Issues Remain with AB 1668 and SB 606–Proposal for Permanent Water Conservation

Throughout this year, a broad coalition of water suppliers, associations and business groups from throughout the state were engaged in the development of legislation to implement the vision of the Governor’s framework for “Making Water Conservation a California Way of Life” and its objectives of establishing new water use targets for urban retail water suppliers and enhancing drought planning, preparation, and reporting requirements. RWA co-sponsored Assembly Bills 968 and 1654 authored by Assemblymember Blanca Rubio to promote a water-industry supported approach, but legislation related to long-term water conservation standards took several forms and turns, ultimately moving forward in AB 1668 (Friedman) and SB 606 (Hertzberg/Skinner/Friedman) in the final month of the session.

AB 1668 and SB 606 have major flaws:

  • Proposed legislation would grant the State Water Resources Control Board the authority to adopt a variety of enforceable water use standards, including standards for outdoor residential use and commercial, industrial, and institutional water use. Giving state agencies unchecked authority to adopt these standards risks impacts to communities and businesses across California, as only the Legislature can balance competing policy goals and priorities related to water use. Proposed legislation should be amended to clearly define, in statute, any enforceable standards for efficient urban water use, including standards for outdoor residential water use and an adequate standard for indoor residential use as outlined below.
  • Proposed legislation provides only a limited and temporary credit for potable reuse. This provision does not adequately protect and encourage investments in recycled water and potable reuse. Proposed legislation should be amended to encourage development of these new types of water supplies, including provisions which provide full credit for potable reuse and a sufficient allocation in any water budget for recycled water used for irrigation.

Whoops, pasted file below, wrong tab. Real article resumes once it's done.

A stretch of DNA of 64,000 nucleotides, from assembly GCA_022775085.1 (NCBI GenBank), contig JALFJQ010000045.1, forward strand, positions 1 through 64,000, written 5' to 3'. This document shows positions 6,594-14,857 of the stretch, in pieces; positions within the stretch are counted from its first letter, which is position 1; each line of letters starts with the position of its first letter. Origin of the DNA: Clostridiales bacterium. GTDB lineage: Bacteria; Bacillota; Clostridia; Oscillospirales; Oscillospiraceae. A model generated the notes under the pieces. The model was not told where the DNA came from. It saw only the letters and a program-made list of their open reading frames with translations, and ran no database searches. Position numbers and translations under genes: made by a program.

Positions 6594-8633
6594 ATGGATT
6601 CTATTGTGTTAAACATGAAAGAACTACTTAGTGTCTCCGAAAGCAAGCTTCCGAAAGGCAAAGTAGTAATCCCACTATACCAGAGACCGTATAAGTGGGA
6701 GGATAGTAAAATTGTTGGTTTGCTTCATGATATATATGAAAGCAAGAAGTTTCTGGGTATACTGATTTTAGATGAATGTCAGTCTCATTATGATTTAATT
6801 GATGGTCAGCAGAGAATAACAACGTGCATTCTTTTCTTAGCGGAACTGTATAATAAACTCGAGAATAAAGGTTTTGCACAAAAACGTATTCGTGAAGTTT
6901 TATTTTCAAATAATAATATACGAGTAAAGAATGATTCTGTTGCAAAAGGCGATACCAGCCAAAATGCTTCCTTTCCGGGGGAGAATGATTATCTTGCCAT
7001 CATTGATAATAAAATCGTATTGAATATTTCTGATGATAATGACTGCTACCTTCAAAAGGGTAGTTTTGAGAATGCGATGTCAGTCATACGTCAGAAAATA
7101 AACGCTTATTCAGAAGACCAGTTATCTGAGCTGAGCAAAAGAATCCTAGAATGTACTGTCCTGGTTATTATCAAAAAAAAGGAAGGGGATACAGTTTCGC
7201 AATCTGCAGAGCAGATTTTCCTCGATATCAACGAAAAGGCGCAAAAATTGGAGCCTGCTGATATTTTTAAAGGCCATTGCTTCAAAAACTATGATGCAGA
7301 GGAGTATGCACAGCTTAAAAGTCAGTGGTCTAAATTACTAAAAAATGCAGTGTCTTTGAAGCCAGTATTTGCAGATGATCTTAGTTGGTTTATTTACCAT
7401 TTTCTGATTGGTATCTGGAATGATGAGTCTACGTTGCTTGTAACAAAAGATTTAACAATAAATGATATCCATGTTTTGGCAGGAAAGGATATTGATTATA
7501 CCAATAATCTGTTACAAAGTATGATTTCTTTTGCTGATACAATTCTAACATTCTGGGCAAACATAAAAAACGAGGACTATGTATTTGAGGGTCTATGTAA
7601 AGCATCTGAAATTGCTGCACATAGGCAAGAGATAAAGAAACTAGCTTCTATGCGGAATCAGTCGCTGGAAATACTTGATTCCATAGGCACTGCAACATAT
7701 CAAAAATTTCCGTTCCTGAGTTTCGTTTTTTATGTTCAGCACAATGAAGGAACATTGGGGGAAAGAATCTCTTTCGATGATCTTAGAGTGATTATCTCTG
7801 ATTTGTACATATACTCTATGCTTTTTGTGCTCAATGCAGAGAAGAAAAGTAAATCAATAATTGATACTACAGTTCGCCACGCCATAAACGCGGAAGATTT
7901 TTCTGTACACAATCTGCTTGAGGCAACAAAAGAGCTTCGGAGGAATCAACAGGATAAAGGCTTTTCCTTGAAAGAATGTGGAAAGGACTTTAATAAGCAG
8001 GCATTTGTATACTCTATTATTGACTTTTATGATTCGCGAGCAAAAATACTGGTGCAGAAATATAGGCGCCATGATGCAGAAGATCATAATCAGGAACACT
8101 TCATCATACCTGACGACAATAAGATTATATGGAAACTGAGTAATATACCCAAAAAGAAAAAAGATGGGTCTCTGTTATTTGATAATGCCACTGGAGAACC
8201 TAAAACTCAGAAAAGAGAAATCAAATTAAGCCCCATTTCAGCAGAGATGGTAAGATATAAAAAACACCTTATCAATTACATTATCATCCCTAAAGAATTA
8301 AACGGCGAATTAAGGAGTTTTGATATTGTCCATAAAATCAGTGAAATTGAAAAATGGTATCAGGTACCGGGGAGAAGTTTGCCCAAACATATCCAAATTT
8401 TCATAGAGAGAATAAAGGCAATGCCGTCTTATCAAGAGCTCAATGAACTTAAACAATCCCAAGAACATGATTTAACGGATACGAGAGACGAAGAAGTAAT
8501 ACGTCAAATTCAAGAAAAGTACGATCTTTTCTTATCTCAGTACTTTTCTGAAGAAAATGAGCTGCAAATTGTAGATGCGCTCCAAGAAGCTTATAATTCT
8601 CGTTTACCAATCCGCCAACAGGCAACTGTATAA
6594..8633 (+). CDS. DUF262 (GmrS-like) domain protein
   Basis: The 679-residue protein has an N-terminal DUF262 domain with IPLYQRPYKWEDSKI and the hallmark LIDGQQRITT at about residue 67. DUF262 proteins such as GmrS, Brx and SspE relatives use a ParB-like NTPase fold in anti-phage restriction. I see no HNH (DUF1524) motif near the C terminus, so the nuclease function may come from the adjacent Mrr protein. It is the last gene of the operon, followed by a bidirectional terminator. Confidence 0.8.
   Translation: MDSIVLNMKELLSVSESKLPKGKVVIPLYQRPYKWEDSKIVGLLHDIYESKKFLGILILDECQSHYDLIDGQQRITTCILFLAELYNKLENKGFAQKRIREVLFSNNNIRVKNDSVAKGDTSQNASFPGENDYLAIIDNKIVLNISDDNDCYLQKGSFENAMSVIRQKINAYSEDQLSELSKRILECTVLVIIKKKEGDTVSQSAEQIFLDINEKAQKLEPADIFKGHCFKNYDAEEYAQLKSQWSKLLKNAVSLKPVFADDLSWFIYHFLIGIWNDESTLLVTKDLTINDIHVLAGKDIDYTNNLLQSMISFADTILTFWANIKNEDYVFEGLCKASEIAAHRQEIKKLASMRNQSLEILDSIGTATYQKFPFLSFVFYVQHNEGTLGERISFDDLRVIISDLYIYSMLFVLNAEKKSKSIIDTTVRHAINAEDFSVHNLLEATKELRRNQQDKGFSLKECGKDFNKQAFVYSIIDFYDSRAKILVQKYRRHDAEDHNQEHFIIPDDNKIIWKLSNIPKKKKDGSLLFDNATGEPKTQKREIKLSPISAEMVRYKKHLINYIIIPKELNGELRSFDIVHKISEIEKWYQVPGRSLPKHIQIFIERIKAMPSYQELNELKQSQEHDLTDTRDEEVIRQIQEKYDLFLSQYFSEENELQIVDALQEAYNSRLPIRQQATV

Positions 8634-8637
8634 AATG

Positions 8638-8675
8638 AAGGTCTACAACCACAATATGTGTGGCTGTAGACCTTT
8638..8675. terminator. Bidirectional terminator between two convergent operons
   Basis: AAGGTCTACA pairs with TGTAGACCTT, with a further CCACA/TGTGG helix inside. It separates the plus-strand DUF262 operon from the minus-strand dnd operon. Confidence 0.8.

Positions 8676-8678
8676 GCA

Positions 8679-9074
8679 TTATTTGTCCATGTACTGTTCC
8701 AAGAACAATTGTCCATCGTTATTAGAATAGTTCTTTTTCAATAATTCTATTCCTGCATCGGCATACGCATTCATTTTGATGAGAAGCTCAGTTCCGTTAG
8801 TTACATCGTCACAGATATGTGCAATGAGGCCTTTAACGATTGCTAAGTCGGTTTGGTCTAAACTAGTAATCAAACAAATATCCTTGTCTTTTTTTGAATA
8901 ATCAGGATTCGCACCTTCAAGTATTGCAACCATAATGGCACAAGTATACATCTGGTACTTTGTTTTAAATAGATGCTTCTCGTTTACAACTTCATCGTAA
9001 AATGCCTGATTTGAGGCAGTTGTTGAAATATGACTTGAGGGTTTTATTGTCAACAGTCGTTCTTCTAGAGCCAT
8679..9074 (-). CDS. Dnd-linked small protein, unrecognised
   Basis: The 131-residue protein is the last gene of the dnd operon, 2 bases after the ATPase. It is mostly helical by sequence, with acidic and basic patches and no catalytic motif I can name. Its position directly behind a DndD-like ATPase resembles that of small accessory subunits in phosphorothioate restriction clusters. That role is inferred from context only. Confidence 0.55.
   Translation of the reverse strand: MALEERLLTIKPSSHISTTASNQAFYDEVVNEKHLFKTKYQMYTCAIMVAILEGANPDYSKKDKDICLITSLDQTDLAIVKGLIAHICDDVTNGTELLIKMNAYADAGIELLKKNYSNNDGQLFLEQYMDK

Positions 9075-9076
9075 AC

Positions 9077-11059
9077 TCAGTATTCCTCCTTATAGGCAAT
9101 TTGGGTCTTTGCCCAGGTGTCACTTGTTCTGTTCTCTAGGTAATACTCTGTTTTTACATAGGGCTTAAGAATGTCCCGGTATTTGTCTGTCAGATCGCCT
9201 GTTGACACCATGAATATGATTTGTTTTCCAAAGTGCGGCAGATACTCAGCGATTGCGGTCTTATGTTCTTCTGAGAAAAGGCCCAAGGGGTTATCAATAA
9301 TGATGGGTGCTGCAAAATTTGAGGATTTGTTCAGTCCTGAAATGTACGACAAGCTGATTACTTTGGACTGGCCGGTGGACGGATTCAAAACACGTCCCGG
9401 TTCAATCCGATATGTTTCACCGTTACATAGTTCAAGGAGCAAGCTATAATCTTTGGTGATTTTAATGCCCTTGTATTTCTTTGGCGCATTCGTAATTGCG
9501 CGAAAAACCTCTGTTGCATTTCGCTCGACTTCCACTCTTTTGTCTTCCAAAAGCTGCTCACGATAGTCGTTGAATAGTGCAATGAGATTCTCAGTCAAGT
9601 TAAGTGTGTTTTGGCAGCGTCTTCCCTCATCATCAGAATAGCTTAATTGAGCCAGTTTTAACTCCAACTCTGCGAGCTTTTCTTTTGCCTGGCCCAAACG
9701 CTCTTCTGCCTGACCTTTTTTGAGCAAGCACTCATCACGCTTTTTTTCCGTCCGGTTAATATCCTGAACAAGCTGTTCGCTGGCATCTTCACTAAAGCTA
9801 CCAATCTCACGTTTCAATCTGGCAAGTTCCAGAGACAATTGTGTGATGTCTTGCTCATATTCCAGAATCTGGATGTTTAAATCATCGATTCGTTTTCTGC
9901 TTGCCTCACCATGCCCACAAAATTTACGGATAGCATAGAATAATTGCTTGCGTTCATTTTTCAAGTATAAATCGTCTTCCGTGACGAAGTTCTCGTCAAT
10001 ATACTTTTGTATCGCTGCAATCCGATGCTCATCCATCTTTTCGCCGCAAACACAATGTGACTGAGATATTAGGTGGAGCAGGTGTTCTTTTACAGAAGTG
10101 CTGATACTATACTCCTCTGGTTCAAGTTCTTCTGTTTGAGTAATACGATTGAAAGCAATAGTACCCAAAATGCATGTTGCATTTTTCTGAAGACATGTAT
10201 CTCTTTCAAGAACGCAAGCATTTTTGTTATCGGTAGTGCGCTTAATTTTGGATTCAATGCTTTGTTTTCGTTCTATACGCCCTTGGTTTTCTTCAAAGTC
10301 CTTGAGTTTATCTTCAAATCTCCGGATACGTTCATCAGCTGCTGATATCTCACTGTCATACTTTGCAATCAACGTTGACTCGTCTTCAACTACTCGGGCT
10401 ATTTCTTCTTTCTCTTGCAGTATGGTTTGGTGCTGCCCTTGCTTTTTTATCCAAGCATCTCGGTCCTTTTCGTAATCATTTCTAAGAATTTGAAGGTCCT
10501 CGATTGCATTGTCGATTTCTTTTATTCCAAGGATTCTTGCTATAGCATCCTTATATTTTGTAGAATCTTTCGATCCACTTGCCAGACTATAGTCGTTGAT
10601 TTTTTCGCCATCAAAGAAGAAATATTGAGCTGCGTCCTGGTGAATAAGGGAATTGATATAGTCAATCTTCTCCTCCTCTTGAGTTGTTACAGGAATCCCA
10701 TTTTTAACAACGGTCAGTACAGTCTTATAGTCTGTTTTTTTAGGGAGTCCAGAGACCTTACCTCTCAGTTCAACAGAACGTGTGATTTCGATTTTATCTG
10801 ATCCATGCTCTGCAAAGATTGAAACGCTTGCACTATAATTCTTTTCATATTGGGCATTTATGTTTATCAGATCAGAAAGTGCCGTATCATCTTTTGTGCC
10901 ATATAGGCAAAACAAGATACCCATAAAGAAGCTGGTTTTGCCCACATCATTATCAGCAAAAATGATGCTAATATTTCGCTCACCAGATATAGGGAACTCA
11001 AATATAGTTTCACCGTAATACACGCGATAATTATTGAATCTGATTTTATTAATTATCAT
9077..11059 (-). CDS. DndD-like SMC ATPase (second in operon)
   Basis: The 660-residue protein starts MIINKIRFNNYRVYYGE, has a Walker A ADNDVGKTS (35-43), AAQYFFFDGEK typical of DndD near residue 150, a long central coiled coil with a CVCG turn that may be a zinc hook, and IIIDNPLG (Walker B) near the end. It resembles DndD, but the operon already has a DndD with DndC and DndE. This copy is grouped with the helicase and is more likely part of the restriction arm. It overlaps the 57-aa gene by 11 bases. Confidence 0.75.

• Proposed legislation currently includes a “blank space” for a standard for indoor residential use. Any standard for indoor residential use below 55 gallons per capita per day (“GPCD”) would pose significant challenges for many communities, including those with older construction and disadvantaged communities that cannot afford to update fixtures and appliances. Proposed legislation should be amended to include a standard for indoor residential use of no less than 55 GPCD.
  • Proposed legislation includes a one‐time requirement for the Department of Water Resources to provide limited elements of the data needed for water suppliers to calculate the required annual water use objective. For urban water suppliers to be able to calculate the water use objective annually, as required by proposed legislation, suppliers will need regularly updated data.  Proposed legislation should be amended to either remove the annual reporting requirement or ensure that water suppliers will be provided with the resources necessary to calculate accurate water use objectives.
  • Proposed legislation grants state agencies the discretion to decide whether to adopt variances from standards. In a state as diverse as California, calculating retail‐level water use efficiency targets using a “one‐size fits all” methodology will be challenging for a wide variety of technical, economic and administrative reasons. Proposed legislation should be amended to require the establishment of variances and implementation processes that account for unique local conditions as well as technical, economic, and administrative feasibility.
  • Proposed legislation grants state agencies expansive new enforcement powers, including the ability to require water suppliers to take punitive enforcement actions on their customers and the authority to deny state grant and loan funds for failure to meet an undefined standard of “compliance.” Enforcement provisions in proposed legislation should be amended to shift their emphasis away from providing new punitive enforcement authorities to state agencies and toward technical assistance and information‐sharing, along with appropriate authorities to ensure that reporting, planning and other requirements are satisfied.